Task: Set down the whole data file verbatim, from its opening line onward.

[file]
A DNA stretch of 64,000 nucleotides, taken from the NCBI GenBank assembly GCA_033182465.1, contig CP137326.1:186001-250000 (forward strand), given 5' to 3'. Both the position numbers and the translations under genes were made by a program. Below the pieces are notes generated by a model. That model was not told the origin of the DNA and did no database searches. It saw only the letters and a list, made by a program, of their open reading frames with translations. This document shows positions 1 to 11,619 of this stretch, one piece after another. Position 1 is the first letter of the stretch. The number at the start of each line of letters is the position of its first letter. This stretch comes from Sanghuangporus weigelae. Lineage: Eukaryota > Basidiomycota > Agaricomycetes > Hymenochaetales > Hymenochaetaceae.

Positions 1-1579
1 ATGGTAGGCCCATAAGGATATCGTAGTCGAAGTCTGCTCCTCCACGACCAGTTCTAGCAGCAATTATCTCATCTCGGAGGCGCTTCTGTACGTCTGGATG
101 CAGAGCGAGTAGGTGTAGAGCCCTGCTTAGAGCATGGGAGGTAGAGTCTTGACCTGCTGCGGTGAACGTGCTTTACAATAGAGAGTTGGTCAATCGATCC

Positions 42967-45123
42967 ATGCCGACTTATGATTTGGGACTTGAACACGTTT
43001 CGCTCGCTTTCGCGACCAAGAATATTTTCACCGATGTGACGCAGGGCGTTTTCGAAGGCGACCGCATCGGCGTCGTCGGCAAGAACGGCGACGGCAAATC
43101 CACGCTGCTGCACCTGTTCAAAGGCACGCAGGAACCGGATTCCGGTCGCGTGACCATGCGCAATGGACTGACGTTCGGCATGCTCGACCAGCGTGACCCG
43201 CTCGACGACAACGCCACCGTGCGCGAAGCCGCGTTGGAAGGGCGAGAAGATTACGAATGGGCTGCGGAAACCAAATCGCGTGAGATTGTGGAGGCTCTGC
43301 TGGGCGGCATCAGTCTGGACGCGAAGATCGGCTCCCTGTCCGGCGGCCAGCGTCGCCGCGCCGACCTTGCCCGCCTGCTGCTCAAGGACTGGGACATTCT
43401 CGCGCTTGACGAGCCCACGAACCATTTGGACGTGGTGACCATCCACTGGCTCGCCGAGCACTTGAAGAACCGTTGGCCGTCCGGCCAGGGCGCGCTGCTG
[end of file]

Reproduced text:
A DNA stretch of 64,000 nucleotides, taken from the NCBI GenBank assembly GCA_033182465.1, contig CP137326.1:186001-250000 (forward strand), given 5' to 3'. Both the position numbers and the translations under genes were made by a program. Below the pieces are notes generated by a model. That model was not told the origin of the DNA and did no database searches. It saw only the letters and a list, made by a program, of their open reading frames with translations. This document shows positions 1 to 11,619 of this stretch, one piece after another. Position 1 is the first letter of the stretch. The number at the start of each line of letters is the position of its first letter. This stretch comes from Sanghuangporus weigelae. Lineage: Eukaryota > Basidiomycota > Agaricomycetes > Hymenochaetales > Hymenochaetaceae.

Positions 1-1579
1 ATGGTAGGCCCATAAGGATATCGTAGTCGAAGTCTGCTCCTCCACGACCAGTTCTAGCAGCAATTATCTCATCTCGGAGGCGCTTCTGTACGTCTGGATG
101 CAGAGCGAGTAGGTGTAGAGCCCTGCTTAGAGCATGGGAGGTAGAGTCTTGACCTGCTGCGGTGAACGTGCTTTACAATAGAGAGTTGGTCAATCGATCC

Positions 42967-45123
42967 ATGCCGACTTATGATTTGGGACTTGAACACGTTT
43001 CGCTCGCTTTCGCGACCAAGAATATTTTCACCGATGTGACGCAGGGCGTTTTCGAAGGCGACCGCATCGGCGTCGTCGGCAAGAACGGCGACGGCAAATC
43101 CACGCTGCTGCACCTGTTCAAAGGCACGCAGGAACCGGATTCCGGTCGCGTGACCATGCGCAATGGACTGACGTTCGGCATGCTCGACCAGCGTGACCCG
43201 CTCGACGACAACGCCACCGTGCGCGAAGCCGCGTTGGAAGGGCGAGAAGATTACGAATGGGCTGCGGAAACCAAATCGCGTGAGATTGTGGAGGCTCTGC
43301 TGGGCGGCATCAGTCTGGACGCGAAGATCGGCTCCCTGTCCGGCGGCCAGCGTCGCCGCGCCGACCTTGCCCGCCTGCTGCTCAAGGACTGGGACATTCT
43401 CGCGCTTGACGAGCCCACGAACCATTTGGACGTGGTGACCATCCACTGGCTCGCCGAGCACTTGAAGAACCGTTGGCCGTCCGGCCAGGGCGCGCTGCTG